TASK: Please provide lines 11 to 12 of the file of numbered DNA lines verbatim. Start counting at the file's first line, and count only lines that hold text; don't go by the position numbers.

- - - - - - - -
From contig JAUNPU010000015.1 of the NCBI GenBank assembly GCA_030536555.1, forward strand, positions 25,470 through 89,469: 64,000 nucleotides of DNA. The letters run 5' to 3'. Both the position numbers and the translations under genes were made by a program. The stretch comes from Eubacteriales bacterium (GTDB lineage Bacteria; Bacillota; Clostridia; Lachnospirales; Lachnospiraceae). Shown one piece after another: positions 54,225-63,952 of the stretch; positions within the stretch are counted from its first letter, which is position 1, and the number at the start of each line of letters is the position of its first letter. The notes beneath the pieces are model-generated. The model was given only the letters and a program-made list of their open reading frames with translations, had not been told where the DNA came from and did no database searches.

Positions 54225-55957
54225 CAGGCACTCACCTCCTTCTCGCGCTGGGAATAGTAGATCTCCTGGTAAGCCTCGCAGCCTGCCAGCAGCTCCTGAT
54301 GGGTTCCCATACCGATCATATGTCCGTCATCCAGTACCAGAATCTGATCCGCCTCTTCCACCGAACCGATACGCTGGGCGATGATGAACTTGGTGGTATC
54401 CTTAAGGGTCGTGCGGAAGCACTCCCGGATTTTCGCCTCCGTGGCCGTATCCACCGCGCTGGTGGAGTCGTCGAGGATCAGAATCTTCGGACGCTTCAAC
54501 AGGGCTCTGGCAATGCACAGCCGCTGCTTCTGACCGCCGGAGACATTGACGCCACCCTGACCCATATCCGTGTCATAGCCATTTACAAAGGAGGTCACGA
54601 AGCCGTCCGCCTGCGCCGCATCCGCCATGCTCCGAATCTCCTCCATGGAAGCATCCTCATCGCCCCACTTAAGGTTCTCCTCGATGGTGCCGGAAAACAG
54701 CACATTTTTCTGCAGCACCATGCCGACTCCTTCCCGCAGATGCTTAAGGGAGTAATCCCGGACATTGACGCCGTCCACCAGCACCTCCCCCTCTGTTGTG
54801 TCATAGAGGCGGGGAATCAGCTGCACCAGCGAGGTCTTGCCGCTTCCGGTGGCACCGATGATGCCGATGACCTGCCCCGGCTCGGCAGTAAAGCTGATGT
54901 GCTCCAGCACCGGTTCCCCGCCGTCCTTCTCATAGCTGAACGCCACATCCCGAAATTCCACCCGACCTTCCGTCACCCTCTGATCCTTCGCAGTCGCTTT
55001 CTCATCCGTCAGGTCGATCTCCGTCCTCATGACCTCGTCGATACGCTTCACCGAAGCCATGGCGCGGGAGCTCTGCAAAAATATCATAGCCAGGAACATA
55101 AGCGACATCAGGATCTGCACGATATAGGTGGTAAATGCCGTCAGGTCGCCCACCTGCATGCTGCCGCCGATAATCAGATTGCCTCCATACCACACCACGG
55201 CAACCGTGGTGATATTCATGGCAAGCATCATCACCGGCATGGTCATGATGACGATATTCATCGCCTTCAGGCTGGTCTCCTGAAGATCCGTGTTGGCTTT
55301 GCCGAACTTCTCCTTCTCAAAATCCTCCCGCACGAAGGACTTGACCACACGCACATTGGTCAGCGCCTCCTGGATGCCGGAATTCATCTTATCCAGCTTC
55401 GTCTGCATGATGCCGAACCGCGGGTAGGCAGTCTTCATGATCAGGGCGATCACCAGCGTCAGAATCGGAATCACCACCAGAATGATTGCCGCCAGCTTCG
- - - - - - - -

55001 CTCATCCGTCAGGTCGATCTCCGTCCTCATGACCTCGTCGATACGCTTCACCGAAGCCATGGCGCGGGAGCTCTGCAAAAATATCATAGCCAGGAACATA
55101 AGCGACATCAGGATCTGCACGATATAGGTGGTAAATGCCGTCAGGTCGCCCACCTGCATGCTGCCGCCGATAATCAGATTGCCTCCATACCACACCACGG